Philip Hammond must find an extra £5bn in this year's Whitehall spending review to reverse planned cuts and meet his claim of ending austerity, a leading thinktank has revealed.
The chancellor will have to find billions of pounds in next month's spring statement if he is to spare public services another brutal squeeze and deliver on his promise to end austerity, the Institute for Fiscal Studies (IFS) has warned.
The Institute for Fiscal Studies told the chancellor that funds pledged in last year's budget to boost NHS spending, defence and worldwide aid failed to safeguard local councils and some of the worst-hit government departments from further shortfalls.
"This would slow the pace of the cuts experienced by those areas since 2010, but would by no means represent an "end to austerity".
The IFS report says: "The provisional totals set out in the Autumn Budget imply that day-to-day public service spending will increase by 6.1% (£18.2 billion) between 2018-19 and 2023-24", the IFS report says. And defence and foreign aid spending are protected.
"The chancellor has said that the Spending Review will take place in 2019, and that is the right moment for government to make long term funding decisions", they said.
"We have made clear that health is our number one spending priority by announcing a five-year settlement which will provide an extra £34bn a year for the NHS by 2023-24".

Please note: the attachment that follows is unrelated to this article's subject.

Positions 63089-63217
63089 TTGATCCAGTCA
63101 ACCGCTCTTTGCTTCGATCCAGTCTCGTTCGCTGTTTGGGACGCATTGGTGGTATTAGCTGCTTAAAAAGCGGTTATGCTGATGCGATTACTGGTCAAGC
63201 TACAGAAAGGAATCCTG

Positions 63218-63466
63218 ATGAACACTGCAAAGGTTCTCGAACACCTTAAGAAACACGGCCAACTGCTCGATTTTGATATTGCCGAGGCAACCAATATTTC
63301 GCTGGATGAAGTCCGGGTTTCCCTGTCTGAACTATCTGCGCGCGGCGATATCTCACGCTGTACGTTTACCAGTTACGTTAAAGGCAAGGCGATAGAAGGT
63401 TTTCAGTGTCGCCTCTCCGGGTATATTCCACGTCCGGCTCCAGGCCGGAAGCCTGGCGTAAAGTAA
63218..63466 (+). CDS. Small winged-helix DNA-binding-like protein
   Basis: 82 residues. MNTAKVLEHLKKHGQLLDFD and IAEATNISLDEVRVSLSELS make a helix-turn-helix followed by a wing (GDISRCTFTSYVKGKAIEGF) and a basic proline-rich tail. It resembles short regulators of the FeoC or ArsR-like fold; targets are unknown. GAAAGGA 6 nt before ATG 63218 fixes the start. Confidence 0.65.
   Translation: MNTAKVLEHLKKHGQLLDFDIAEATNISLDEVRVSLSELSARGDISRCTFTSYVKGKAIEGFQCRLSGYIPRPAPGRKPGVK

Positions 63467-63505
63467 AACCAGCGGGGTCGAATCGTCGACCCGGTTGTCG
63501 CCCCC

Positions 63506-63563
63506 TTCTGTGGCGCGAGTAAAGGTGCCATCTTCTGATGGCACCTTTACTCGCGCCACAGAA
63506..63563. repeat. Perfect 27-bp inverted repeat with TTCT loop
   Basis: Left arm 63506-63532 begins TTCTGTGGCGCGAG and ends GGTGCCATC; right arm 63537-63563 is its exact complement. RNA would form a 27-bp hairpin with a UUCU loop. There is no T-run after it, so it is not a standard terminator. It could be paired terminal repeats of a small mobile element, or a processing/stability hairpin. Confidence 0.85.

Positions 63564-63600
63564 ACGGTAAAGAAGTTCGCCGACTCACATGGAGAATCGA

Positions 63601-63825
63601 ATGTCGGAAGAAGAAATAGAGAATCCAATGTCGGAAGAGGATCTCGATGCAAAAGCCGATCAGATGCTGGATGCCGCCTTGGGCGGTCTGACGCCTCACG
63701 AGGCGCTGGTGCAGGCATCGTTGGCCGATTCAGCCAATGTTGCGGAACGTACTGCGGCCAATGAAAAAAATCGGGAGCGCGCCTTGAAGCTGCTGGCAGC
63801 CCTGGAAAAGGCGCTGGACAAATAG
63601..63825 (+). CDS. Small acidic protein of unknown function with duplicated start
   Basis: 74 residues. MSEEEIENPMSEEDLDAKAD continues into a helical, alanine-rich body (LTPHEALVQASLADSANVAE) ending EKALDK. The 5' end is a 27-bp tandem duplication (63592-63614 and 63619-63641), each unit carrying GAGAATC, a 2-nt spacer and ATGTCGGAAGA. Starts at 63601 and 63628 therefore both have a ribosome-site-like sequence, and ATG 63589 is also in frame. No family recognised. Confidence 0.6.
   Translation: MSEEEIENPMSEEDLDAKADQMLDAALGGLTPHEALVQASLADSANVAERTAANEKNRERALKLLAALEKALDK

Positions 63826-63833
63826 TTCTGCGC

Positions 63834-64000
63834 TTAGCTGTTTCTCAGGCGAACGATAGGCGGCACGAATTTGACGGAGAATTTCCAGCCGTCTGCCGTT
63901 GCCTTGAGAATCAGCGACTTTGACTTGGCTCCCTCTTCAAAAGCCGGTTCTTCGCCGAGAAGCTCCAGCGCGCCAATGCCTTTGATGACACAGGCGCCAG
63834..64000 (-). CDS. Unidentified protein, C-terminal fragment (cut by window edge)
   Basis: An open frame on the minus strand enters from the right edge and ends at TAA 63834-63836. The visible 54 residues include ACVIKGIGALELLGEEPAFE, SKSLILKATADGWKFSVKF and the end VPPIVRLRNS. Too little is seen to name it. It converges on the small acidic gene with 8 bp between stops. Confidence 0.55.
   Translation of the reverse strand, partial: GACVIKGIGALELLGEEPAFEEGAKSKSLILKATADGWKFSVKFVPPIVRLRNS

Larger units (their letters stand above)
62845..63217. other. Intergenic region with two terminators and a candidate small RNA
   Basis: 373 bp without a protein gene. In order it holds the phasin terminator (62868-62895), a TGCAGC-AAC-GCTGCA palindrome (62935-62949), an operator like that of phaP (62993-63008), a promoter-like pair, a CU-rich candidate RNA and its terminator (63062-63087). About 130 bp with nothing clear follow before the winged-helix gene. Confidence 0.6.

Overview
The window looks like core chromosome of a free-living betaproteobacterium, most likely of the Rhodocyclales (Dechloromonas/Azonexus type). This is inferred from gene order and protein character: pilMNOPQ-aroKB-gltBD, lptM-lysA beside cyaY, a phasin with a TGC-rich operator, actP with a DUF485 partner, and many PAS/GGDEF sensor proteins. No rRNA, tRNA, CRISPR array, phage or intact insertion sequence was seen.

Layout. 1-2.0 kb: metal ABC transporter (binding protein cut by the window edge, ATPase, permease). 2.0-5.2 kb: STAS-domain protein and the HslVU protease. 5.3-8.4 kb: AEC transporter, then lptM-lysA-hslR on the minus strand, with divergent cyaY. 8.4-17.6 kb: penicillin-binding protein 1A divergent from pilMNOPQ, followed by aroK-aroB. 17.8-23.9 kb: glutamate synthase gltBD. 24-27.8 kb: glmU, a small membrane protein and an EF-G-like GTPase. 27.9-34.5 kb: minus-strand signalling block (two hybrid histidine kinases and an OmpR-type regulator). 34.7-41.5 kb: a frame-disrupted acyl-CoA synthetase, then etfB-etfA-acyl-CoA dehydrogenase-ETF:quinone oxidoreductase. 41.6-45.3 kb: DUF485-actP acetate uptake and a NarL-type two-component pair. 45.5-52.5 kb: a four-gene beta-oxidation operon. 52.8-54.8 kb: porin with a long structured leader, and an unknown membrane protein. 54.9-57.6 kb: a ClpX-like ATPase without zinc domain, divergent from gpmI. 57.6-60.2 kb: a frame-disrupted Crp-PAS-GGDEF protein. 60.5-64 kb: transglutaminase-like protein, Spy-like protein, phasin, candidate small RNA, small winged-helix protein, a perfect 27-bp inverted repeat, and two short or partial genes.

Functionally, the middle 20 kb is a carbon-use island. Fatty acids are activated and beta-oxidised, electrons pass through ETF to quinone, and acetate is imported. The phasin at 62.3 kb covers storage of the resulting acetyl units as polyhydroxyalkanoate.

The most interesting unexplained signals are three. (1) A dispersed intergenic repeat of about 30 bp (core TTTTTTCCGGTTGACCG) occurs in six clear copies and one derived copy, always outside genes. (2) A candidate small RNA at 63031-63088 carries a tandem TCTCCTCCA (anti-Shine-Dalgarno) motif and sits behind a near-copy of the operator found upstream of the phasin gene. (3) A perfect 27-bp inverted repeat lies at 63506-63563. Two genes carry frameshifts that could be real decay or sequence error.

Meanwhile, the IFS said a no-deal Brexit would mean lower growth, requiring either spending cuts or higher taxes.
And it said in the short term the government might need to borrow more to fund a stimulus package to mitigate the impacts for the hardest-hit areas of the economy.
But the IFS said any spending boost to spending would be temporary, and more austerity would eventually be required.
Ben Zaranko, a research economist at the Institute for Fiscal Studies and an author of the report, said there could be more years of austerity for many public services.
Last October the chancellor declared that "austerity is coming to an..."
Brexit uncertainty over the coming weeks is likely to make the situation worse, while the population continues to expand at around 1m people every four years, heaping further pressure on Hammond to find extra funds to meet his promise of ending the austerity programme which began nearly a decade ago.